A 3 year old boy went to the zoo in Cincinatti with his family, gave his mother the slip and somehow fell into a gorilla enclosure, resulting in the zookeepers shooting the gorilla to save the boy. It's another story which has been sensationalised by the press and everyone has an opinion which ultimately is that the gorilla should not have been killed. The finger has then been pointed at various people as to who is to blame including the zookeepers (as everyone is suddenly an expert on gorilla's and tranquilisers) and also at the parents - who surely are to blame (according to the media) for not watching the boy. 

With any story, it's very difficult to get the full picture as to what has recently happened. This woman was a mother to 4 and if she had all 4 with her I can understand how one might easily have given her the slip as she only has two hands. I struggle to hold onto J sometimes and he is our only child and this is even when I have both hands free. He is small, very quick and is also a bit of a clever clogs - he can open the safety gate and can walk up and down the stairs (given the opportunity) with no effort at all. He is also very tall and can climb up on things including the sofa, toybox, dog... to reach items out of reach (fruit is a current favourite). If I pop to the bathroom, go sort some washing, fetch a drink, sometimes I come back and find J has either broken through the safety gate and gone upstairs to the bathroom, or is leaning precariously on furniture trying to reach something he has decided he wants. 

From my reading of Isiah's story, he had been holding his mother's pocket when he let go and decided to climb into the gorilla's enclosure. Chances are if he is anything like my toddler, he acts first and thinks... well never to be honest so most likely by the time his mother realised he'd let go, it was probably too late to stop him and save him. I also think the mother's actions were brilliant, she immediately rang the emergency services and was trying to keep him calm - I don't think I would have been that calm. As for the parenting technique of holding his mother's pocket - I have seen other parents do similar things, with children holding onto pushchairs or holding a parents hand so I don't think there's anything wrong with it and it is most likely a technique she has used regularly otherwise why would she continue to use it.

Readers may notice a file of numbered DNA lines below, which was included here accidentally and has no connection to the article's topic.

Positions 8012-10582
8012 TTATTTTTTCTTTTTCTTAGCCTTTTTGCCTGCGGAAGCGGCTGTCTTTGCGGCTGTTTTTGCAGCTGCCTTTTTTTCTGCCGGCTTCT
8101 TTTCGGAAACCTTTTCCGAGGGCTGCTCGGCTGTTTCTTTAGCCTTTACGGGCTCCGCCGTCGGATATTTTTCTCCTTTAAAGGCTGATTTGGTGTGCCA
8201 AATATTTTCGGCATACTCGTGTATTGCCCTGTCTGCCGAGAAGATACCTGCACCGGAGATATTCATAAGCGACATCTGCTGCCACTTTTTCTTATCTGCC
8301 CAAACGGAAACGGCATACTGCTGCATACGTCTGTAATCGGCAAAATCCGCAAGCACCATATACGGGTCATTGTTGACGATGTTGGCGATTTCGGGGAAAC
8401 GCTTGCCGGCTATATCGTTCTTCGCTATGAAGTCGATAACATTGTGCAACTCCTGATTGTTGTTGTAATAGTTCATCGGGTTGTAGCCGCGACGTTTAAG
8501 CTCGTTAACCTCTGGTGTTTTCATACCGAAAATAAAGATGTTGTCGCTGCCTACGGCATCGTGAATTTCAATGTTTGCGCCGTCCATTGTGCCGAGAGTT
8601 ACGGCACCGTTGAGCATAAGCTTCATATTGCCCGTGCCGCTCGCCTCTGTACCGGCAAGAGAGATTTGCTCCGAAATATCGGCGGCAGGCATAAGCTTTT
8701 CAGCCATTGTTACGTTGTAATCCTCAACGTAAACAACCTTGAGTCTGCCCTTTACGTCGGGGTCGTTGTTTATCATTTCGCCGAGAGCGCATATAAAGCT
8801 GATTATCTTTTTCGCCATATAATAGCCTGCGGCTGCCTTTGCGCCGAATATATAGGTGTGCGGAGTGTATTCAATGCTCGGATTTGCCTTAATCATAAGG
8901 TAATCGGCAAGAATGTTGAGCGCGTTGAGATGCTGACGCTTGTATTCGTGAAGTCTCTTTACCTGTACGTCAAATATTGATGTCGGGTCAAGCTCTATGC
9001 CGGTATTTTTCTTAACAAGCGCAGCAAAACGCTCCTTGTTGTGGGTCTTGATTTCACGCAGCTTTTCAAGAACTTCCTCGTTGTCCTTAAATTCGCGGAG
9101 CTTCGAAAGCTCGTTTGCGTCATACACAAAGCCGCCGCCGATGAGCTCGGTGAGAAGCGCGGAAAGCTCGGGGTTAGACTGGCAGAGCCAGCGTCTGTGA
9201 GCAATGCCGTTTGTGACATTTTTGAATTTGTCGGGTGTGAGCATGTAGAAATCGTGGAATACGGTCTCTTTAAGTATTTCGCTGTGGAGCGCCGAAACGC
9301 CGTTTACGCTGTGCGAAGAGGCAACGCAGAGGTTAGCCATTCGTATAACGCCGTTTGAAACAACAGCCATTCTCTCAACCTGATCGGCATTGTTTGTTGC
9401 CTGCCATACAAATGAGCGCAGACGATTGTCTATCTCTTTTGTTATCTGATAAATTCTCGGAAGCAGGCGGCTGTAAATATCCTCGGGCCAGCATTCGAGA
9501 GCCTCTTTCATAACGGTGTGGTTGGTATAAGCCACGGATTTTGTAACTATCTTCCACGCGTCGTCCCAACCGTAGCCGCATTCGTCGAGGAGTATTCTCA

For me the problem wasn't an issue of parenting, but more how did the child get into the enclosure in the first place? Surely the zoo should have had a proper system in place to stop anyone getting into the enclosure in the first place and how could a small child have gotten in so easily with such minimal effort. The parents have said that they aren't going to sue the zoo but now that they are facing possible charges of negligence and are receiving death threats and the backlash of social media, I wonder if this is still the case. They have been through a terrible time having nearly lost their son, yes a gorilla died and that's sad but the issue shouldn't be the style of parenting but how this kind of accident could happen in this day and age.  I also think the police should be interviewing the zoo and checking their policies etc. and not hounding this family who have been through an awful experience.

It'll be interesting how both cases progress going forward - but I really hope the charges get dropped and these families can resume business as normal. It would be wrong for one mistake to destroy their lives for good. I guess we'll have to see.